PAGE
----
Cyber: basic security controls will prevent 80% of attacks

Published on Wed, 23/10/2019 - 16:43

Cyber-resilience can seem like an unattainable goal, but there are simple and effective measures available to all businesses, big and small, says Tiago Dias of FM Global.

With the threat of cyber risk constantly changing to incorporate new methods of cyber attacks, it can seem daunting for businesses to continually detect and protect against this ever-changing risk. With more than £190,000 lost in the UK by victims each day to cyber attacks, it remains a lucrative business for criminals and malevolent actors, with no signs of slowing down.

This presents a problem for businesses. While cyber continues to pose a risk, greater connectivity and digitisation also creates many opportunities within almost every single industry. Therefore, risk managers must ensure they balance the risks and opportunity that cyber provides. Building cyber resilience will allow businesses to continue benefiting from technological innovations, whilst simultaneously reducing the risk of a successful cyber attack.

Cyber criminals do not discriminate

Unfortunately, many businesses fall victim to cyber attacks due to the common misconception that only large businesses are targets combined with poor basic cyber hygiene. However, cyber criminals rarely discriminate when launching an attack, with the havoc caused often enough of a motive. Therefore, it is vital that businesses of every size, and within all industries, prioritise cyber security.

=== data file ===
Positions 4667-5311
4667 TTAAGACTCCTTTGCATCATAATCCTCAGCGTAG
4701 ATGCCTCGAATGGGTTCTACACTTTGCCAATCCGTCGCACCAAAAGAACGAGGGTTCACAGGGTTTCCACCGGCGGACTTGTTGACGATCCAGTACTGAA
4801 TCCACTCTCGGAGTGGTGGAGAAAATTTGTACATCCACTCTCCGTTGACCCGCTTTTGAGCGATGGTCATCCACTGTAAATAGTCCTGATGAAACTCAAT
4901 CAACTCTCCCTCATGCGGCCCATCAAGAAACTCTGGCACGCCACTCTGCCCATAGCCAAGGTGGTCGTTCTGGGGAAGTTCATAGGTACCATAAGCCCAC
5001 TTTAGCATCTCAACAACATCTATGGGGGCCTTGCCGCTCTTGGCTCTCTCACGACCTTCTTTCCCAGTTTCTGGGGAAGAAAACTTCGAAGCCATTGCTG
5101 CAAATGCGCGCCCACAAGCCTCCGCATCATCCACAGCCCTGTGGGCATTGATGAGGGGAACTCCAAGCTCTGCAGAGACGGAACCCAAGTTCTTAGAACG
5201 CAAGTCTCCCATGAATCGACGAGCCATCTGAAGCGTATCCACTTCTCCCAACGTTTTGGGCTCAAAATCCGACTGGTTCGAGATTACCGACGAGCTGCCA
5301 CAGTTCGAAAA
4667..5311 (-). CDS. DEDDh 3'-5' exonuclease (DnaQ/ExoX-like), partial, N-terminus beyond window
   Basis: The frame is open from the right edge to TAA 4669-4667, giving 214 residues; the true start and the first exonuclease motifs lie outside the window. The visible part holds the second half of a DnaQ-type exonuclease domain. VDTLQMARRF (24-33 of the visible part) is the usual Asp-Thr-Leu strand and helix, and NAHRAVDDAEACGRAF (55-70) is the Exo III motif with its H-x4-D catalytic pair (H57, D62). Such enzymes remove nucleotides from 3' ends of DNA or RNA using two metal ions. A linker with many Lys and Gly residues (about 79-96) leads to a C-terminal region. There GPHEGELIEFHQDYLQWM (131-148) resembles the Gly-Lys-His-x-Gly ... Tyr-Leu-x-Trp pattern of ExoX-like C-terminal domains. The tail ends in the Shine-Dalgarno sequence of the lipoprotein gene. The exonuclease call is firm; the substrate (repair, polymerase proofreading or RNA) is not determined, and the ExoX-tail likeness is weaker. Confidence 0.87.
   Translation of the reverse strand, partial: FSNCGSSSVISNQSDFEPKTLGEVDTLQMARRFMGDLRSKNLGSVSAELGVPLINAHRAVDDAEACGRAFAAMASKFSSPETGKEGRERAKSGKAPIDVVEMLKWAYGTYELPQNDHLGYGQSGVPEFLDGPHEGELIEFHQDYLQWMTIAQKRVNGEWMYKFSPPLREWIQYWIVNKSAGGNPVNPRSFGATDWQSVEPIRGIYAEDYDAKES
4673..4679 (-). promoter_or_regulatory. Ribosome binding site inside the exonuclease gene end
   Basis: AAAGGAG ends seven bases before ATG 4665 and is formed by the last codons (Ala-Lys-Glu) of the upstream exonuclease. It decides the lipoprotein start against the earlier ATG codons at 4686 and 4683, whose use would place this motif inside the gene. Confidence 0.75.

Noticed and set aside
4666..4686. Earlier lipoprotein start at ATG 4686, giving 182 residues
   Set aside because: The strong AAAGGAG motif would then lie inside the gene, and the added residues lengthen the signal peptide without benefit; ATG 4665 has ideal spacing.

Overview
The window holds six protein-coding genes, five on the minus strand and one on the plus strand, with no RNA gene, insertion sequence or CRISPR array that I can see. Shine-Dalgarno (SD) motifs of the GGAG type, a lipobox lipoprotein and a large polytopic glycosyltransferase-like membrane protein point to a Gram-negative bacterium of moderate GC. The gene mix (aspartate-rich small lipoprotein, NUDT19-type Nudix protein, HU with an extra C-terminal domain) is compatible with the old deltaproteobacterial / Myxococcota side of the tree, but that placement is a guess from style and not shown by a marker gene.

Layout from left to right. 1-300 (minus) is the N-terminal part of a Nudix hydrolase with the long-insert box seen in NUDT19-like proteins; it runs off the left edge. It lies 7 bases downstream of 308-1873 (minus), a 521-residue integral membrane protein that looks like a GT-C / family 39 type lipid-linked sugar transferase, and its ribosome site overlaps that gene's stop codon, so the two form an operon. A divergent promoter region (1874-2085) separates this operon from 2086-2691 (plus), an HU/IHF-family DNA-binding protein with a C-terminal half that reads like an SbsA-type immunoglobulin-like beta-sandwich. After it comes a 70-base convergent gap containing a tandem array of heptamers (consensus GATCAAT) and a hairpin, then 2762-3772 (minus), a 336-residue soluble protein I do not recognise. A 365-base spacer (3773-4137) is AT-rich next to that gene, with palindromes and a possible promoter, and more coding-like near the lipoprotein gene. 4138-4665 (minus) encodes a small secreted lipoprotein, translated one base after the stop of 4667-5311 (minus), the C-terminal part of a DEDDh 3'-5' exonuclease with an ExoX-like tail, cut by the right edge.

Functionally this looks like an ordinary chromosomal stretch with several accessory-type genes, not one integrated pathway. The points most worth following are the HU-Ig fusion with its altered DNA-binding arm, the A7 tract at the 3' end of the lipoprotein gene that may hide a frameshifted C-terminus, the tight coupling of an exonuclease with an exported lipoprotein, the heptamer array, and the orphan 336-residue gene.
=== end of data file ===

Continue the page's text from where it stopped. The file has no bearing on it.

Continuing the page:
Building cyber resilience in the face of an ever-changing risk landscape can seem like an unattainable goal. However, while cyber risk may be relatively new, tried and tested risk management strategies have proved to be effective against cybercrime.

The most important step in building resilience is for businesses to have a clear understanding of their level of risk in a cyber context. By conducting a thorough assessment of a business' cyber exposures, risk managers acquire a clear overview of the current risk level within the business. Risk managers will then be able to target vulnerabilities within a business, effectively building defences against future attacks.

Phishing is the biggest vulnerability

Cyber security is no longer only an issue for IT staff as all employees are being increasingly targeted by cyber criminals. Phishing, which is defined as "a cybercrime in which a target or targets are contacted by someone posing as a legitimate institution to lure individuals into providing sensitive data" remains the most effective way for cyber criminals to gain entry into businesses. So, another important step is to conduct training for all staff to be aware of cyber threats and how to recognise and deal with a potential cyber attack. In this way businesses can successfully prevent a huge number of cyber attacks.

Fortunately, building cyber resilience does not have to be a demanding task for risk managers. Given 80% of cyber attacks would be defeated by basic security controls, it is clear that a few relatively simple risk management steps, coupled with a responsive insurance programme should the worst happen, can make a real difference.

Tiago Dias is cyber consultant at FM Global